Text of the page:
At DIH we define financial data as information about the financial health of companies, the capital markets, and the overall economy.
Our financial data includes information about various asset types including equities, fixed income (bonds, structured finance), derivatives (futures, options), and currencies (forex, crypto).
In our financial data sets, we have price data from level 3 depth of book quotes and trades to end-of-day closing prices. We also have a great deal of reference data and corporate actions on various securities and the exchanges on which they trade.
Finally, we have derived analytics and global economic data in our financial data.
Examples of Financial Data.
DIH’s financial data includes such information as:
Price Data – prices for global equities, fixed income, currencies, and derivatives.
Reference Data – security and market identifiers as well as other information that is crucial to effective and efficient trading in the capital markets.
Corporate Actions – events initiated by a company that could change its securities (equity, debt or derivative), including initial public offerings (IPOs), stock splits, dividends, coupon payments, ticker changes, etc.
Analytics – metrics calculated for a security or market using other underlying data (e.g. metrics calculated on underlying price data).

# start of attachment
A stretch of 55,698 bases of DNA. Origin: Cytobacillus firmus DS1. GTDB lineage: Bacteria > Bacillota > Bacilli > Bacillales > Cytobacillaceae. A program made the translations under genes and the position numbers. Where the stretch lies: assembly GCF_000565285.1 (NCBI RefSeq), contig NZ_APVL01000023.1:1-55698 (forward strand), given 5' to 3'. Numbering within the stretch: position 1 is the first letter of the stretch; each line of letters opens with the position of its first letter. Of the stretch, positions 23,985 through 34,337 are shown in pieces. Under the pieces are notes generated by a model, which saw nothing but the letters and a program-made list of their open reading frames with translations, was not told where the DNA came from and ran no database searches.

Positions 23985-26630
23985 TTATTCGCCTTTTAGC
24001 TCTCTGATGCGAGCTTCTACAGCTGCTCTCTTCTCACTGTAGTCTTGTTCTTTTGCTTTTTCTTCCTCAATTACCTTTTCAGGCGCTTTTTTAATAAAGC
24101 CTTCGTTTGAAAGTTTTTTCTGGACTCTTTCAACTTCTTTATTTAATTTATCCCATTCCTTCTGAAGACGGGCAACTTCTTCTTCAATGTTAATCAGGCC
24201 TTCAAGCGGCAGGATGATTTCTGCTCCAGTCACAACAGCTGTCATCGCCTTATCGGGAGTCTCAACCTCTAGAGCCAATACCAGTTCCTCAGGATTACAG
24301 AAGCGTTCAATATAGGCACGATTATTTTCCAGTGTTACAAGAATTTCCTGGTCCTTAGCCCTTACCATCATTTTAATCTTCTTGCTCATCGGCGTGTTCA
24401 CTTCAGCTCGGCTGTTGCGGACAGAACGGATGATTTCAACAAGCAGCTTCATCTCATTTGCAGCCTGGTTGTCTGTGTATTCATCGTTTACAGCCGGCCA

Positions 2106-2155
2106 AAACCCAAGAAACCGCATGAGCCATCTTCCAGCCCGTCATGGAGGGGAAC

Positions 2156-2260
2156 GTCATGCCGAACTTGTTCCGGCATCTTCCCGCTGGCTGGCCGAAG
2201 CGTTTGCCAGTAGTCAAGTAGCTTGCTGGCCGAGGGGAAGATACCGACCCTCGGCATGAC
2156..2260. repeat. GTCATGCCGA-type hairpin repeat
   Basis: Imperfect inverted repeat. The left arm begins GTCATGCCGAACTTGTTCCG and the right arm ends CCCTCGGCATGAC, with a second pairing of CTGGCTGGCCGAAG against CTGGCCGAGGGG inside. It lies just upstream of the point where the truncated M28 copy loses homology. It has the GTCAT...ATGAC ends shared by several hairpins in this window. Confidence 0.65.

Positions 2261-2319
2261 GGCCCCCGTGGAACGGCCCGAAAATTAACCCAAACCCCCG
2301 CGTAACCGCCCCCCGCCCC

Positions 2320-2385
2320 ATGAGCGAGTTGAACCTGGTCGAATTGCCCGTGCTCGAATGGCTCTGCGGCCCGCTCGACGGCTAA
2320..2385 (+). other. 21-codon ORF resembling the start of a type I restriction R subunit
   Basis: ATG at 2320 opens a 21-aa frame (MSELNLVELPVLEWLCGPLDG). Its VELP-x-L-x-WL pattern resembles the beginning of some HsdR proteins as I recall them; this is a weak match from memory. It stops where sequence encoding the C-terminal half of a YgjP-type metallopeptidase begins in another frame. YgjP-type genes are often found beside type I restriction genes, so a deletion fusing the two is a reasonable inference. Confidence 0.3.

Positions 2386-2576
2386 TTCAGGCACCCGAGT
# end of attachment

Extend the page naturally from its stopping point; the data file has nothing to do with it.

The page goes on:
Economic Data – information on the overall economy that can include such data as the gross domestic product, private consumption, unemployment rate, consumer prices, exports, imports, money supply, etc.
How Our Clients Profit from Our Financial Data.
DIH’s clients use our financial data in many ways in their daily business operations.
For example, many firms use our financial data for research purposes. They back-test various strategies for trading, risk management, and executing their orders in the marketplace.
Others use our financial data to ensure smooth workflows in their day-to-day operations by relying upon our security reference data and corporate actions data.
Also, since our license terms permits the redistribution of many of our financial data products, service providers often use our financial data as an “ingredient” in their own product or service that they provide to their clients.